The current study is a two-phase retrospective population-based study of maternal dietary habits during pregnancy and their effect on newborn size and prematurity. The descriptive first phase examined maternal dietary habits during pregnancy along with the maternal sociodemographic, lifestyle and obstetric profile in a cross-sectional period study. In the second phase, newborn outcomes were evaluated in a nested case–control study. Adherence to MD during pregnancy was measured with the Spanish version of Kidmed index.
Obstetrics ward of the La Fe Hospital in Valencia.
All mother–child pairs admitted after delivery during a 12-month period starting from January 2018 were assessed for eligibility. A total of 1118 provided complete outcome data after signing informed consent.
14·5 % met the criteria of poor adherence (PA); 34·8 %, medium adherence (MA); and 50·7 %, optimal adherence (OA). Medium adherence to MD was associated in the adjusted scenarios with a higher risk of giving birth to a preterm newborn. No association was found between MD adherence and SGA.
Early intervention programmes geared towards pregnant women, where women were aided in reaching OA to MD, might reduce the risk of preterm newborn.
A website was designed to offer psychoeducation and advice to women who demand more information about health after traditional visit to GPs. A total of 564 patients visited the website in three months. Women asked for information and interacted with different topics on the platform. Only the women who completed all the form (age, previous diseases, current treatment) were analyzed. A total of 226 e-patients were included.
The most demanded information was about: excess weight, fibromyalgia, depression, anxiety, bipolar disorder and the menopause although other topics related to medicine such as HTA, breast cancer, and pregnancy were part of the website contents.
Even when many topics about medicine were available on the website, women were more interested in, and showed the need for information about mental health.
Online psychoeducation could help the clinician to save time at the personal consultation and could be especially useful in following the patient for a long time.
However, there are technological barriers and at least one first face-to-face interview is required in complicated cases to determine a correct diagnosis.
A high demand for e-mental online health education does exist. It would be useful for professionals to be trained in information technology in order to cover that demand and avoid misinforming patients.
It would be interesting to undertake a meta-analysis with all the studies around the world and determine the profile of the patient that could be helped through online attention.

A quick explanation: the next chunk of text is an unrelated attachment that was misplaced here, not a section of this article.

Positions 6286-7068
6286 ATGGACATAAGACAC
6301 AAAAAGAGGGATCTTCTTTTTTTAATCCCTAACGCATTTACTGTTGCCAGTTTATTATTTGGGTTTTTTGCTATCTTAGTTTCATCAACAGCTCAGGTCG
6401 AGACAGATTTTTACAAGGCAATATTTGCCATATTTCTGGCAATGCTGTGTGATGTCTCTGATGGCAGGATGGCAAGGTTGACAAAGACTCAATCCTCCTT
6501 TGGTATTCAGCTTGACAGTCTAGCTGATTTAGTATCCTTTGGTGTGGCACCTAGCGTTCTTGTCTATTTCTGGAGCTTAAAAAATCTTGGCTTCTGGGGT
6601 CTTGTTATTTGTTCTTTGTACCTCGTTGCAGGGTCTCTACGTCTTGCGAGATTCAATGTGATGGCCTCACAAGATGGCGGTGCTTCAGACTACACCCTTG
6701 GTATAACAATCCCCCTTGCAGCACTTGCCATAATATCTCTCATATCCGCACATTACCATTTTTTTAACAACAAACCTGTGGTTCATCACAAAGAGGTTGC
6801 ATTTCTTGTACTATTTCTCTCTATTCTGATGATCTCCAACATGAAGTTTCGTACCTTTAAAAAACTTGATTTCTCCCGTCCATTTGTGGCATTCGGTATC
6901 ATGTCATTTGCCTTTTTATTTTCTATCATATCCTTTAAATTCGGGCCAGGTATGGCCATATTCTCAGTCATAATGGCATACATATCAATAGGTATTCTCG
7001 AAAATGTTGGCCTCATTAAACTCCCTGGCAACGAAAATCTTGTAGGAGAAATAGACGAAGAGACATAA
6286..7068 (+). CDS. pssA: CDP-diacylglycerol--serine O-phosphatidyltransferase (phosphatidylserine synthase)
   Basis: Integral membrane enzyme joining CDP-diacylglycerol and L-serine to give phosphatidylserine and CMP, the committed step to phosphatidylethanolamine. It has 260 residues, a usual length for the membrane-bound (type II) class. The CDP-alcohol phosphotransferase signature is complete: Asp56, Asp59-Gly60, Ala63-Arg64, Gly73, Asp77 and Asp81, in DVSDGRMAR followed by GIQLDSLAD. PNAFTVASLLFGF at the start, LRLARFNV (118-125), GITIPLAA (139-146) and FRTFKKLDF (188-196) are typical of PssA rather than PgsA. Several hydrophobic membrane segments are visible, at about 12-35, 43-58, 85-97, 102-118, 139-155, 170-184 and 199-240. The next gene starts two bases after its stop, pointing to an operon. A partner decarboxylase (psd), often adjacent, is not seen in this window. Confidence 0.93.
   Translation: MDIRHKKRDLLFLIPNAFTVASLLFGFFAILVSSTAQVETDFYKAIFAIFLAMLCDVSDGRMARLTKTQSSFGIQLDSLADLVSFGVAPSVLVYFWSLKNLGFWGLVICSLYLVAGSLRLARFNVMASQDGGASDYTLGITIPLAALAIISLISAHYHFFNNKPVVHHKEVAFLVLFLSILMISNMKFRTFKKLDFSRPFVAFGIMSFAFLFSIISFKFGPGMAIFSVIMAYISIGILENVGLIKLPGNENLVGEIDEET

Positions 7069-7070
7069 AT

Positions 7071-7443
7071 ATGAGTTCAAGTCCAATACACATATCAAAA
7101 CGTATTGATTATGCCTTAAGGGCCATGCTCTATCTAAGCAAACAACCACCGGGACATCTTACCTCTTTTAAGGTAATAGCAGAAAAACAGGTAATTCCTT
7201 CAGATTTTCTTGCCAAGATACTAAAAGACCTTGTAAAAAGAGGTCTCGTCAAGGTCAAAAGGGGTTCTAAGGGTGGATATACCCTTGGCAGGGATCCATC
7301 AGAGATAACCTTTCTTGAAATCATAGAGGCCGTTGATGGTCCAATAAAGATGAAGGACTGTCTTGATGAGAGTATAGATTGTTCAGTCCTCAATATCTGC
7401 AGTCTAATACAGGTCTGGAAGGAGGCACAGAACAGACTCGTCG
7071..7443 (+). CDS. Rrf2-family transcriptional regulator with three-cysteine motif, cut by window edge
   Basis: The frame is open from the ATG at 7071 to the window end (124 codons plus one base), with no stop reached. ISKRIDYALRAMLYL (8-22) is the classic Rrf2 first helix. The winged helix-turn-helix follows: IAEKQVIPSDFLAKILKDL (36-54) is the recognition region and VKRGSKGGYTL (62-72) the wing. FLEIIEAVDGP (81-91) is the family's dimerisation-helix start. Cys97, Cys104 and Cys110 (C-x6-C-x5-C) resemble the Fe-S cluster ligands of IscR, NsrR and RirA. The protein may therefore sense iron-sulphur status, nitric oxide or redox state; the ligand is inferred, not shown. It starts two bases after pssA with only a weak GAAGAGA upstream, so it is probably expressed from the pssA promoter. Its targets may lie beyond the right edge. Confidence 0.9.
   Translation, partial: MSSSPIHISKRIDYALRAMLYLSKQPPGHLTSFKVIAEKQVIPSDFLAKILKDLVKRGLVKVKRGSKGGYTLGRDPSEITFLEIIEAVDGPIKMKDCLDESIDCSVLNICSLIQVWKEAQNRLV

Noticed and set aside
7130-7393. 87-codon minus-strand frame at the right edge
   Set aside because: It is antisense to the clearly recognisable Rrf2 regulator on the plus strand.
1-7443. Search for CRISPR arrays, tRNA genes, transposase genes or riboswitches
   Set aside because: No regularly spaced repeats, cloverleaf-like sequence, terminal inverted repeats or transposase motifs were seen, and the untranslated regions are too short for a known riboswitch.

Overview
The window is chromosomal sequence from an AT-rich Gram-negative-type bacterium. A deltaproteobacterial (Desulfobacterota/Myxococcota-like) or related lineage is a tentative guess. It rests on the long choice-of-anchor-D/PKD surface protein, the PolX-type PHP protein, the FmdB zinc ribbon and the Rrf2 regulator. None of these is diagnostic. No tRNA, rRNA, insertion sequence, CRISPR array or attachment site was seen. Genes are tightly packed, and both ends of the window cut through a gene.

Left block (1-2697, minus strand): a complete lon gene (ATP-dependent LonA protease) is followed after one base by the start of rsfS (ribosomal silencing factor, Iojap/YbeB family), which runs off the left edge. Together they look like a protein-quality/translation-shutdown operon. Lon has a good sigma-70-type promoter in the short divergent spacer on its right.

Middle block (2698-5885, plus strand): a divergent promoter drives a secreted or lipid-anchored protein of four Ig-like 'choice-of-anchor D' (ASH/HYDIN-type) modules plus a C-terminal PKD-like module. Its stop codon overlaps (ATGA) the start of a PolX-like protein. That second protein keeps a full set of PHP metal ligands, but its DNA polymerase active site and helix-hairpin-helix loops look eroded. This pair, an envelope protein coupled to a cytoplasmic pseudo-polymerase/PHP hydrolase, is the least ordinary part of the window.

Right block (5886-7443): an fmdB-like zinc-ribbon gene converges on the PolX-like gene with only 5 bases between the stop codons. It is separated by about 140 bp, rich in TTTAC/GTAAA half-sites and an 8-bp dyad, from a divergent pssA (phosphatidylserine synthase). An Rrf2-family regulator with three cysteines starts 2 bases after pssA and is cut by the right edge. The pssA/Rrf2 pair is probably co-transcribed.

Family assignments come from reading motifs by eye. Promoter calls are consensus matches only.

Disclosure of interest
The authors have not supplied their declaration of competing interest.
Although it is known that certain emotion regulation processes produce a buffering effect on the relationship between life events and well-being, this issue has been poorly studied in the elderly population. Thus, the aim of the present study is to test and confirm a comprehensive model of the impact that past life events have on older adults’ psychological distress, exploring the possible mediating roles of emotion regulation processes. These include rumination, experiential avoidance, and personal growth.
In this cross-sectional study, 387 people over 60 years old residing in the community were assessed on life events, physical functioning, emotion regulation variables, psychological well-being, as well as symptoms of anxiety and depression.
The structural model tested achieved a satisfactory fit to the data, explaining 73% of the variance of older adults’ psychological distress. In addition, the main results suggest possible mediation effects of both the physical functioning and the emotional variables: rumination, experiential avoidance, and personal growth in the face of hardship.
These findings confirm the importance of emotion regulation processes in the final stages of life. They reveal the various adaptive and maladaptive mechanisms that underlie the relationship between life events and psychological distress. The findings suggest – both in the explanatory models of psychological well-being and in psychotherapeutic interventions – the importance of emotion regulation in the elderly population’s health.
As a consequence of axenic growth and the elimination of accompanying bacterial flora, Entamoeba histolytica virulence decreases rapidly, and pathogenicity is lost. This paper evaluated the impact of vitamin supplementation on the pathogenicity of E. histolytica. Growth of E. histolytica trophozoites, cultured axenically in PEHPS (a Spanish acronym for the main ingredients – casein peptone, liver, pancreas extract and bovine serum) medium, with or without vitamins, exhibited a similar growth rate. However, the vitamin-enriched PEHPS preparations expressed 2.65 times more haemolytic activity (at 60 min: 98 vs 48%, P < 0.05), 2.5 times more phospholipase A2 activity at 150 min of incubation and generated more hepatic abscesses (88 vs 60%, P = 0.05) than the preparations without vitamins. The haemolytic and phospholipase A2 activity for the PEHPS − V preparations were restored following vitamin supplementation with A and D. These data highlight, for the first time, that vitamins and specifically vitamin A and D were essential for the recovery of amoebic virulence, lost through axenic growth.